We present our live speech Arabic dialect identification system; QCRI-MIT Advanced Dialect Identification System (QMDIS). Our demo features modern web technologies to capture live audio, and broadcasts Arabic transcriptions along with the corresponding dialect simultaneously. The detected dialect is visualized using light map, where the intensity of the color reflects the probability of the dialect. We also integrate meter bars to display live the probability for each dialect per sentence. Our demo is publicly available at dialectid.qcri.org.
The task of spoken dialect identification consists of classifying a given spoken utterance into one of the many dialects in a particular language. Arabic Dialect Identification (ADI) is similar to the more general problem of Language Identification (LID). ADI is more challenging than LID because of the small and subtle differences between the various dialects of the same language. A good ADI system can be used to extract dialectal data from the speech database to train dialect specific acoustic models for speech-to-text transcription. It can also be used for meta-data enrichment.
QMDIS live demo continues our investigation on ADI. The Arabic language can be broadly divided into five major dialects; namely Egyptian (EGY), Gulf (GLF) or Arabian Peninsula, Levantine (LAV), Modern Standard Arabic (MSA) and North African (NOR) or Maghrebi. As argued in our publications, there are sufficient differences between the various Arabic dialects such that they can be treated as different languages, and the problem is similar to that of LID. We make the same assumption in this demo.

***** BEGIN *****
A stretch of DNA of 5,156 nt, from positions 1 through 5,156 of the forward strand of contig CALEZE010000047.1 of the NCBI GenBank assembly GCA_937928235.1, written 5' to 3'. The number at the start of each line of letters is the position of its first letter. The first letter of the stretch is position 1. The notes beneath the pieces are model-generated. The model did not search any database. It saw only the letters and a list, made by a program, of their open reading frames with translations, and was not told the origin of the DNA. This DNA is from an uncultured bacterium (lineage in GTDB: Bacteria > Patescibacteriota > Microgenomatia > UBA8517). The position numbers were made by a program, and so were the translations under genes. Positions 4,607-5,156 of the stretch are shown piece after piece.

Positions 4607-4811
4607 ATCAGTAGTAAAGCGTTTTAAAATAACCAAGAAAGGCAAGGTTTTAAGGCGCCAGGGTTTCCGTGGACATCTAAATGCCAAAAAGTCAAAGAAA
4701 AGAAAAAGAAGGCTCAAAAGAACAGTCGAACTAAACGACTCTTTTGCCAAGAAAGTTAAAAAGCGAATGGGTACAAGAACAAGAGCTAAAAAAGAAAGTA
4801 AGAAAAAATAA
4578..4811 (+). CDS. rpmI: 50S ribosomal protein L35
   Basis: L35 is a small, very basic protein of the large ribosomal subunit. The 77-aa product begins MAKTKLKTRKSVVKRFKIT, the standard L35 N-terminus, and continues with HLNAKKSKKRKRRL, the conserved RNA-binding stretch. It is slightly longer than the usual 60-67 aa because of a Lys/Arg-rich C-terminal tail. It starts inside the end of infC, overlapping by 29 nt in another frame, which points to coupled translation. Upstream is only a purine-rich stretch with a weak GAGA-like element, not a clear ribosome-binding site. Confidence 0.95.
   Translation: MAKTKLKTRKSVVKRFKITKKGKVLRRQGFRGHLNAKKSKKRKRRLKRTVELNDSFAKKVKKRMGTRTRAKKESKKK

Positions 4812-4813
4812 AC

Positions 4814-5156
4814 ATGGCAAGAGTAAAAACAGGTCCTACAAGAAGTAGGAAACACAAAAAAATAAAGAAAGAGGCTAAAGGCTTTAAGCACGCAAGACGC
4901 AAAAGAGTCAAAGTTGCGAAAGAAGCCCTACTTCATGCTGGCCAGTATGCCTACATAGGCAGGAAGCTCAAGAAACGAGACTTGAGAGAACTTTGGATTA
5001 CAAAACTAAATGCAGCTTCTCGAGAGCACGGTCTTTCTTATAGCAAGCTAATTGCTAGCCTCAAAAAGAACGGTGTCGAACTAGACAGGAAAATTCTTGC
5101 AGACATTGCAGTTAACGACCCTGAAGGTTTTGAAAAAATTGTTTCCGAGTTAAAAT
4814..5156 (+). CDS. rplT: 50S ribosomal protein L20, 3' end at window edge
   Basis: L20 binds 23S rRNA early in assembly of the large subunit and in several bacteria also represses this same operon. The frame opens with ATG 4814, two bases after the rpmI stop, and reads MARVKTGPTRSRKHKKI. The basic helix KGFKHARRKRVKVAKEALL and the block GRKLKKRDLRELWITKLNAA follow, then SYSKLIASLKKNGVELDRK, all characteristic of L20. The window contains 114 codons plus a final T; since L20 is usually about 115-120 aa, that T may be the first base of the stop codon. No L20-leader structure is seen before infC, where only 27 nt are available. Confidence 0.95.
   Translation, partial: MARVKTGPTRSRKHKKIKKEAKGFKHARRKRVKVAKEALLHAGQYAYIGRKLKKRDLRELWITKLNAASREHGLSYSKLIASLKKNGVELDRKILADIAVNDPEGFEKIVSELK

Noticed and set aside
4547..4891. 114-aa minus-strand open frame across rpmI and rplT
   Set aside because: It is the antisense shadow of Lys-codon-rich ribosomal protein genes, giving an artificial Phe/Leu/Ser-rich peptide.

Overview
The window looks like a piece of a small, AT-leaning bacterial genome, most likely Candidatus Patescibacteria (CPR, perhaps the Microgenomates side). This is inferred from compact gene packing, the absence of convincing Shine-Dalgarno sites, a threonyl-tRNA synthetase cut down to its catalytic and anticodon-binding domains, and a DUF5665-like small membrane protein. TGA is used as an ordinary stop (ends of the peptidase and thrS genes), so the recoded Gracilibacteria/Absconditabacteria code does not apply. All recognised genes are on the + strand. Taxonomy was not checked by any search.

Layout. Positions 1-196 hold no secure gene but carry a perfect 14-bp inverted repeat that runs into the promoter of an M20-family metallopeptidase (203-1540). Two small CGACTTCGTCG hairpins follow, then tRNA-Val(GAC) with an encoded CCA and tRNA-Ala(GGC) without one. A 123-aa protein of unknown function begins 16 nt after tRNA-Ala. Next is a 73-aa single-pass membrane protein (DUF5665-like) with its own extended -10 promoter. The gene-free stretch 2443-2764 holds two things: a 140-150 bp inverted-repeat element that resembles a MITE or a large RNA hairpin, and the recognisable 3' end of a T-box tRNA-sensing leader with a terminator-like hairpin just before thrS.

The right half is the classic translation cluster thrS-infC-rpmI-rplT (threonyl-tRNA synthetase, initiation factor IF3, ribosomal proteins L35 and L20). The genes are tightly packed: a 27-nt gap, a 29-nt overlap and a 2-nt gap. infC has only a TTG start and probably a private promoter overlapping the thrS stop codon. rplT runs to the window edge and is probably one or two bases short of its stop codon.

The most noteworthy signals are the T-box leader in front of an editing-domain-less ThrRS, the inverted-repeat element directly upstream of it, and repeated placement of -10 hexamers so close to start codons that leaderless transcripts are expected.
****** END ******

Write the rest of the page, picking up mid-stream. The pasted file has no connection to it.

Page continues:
Our best results for ADI gives us an accuracy of 78% overall accuracy across the five dialects using the 2017 Multi-Genre Broadcast challenge (MGB-3) data. In order to achieve a robust dialect identification, we explored using Siamese neural network models to learn similarity and dissimilarities among Arabic dialects, as well as i-vector post-processing to adapt domain mismatches. Both acoustic and linguistic features were used. However, for the live demo, we limit our system to the lexical features extracted from our Arabic speech recognition system. Our system detects the spoken dialect using the most recent 10 words and aggregate the results with sliding window every time the ASR system marks the text output as final, which is typically happens when there is at least a silence of 500m sec. By using the most recent ten words, our demo is capable of dealing with code-switching between Dialectal Arabic (DA) and MSA, which happens often in Arabic speech as argued in our QMDIS Interspeech 2017 paper.


  • Mohamed Eldesouki, Suwon Shon, and Ahmed Ali, (2018), QCRI-MIT Live Arabic Dialect Identification System, ICASSP, Calgary, Canada [DEMO Paper]
  • Shon, Suwon, Ahmed Ali, and James Glass. “Convolutional Neural Networks and Language Embeddings for End-to-End Dialect Recognition.” arXiv preprint arXiv:1803.04567 (2018).
  • Shon, Suwon, Ahmed Ali, and James Glass. “MIT-QCRI Arabic dialect identification system for the 2017 multi-genre broadcast challenge.” Automatic Speech Recognition and Understanding Workshop (ASRU), 2017 IEEE. IEEE, 2017.
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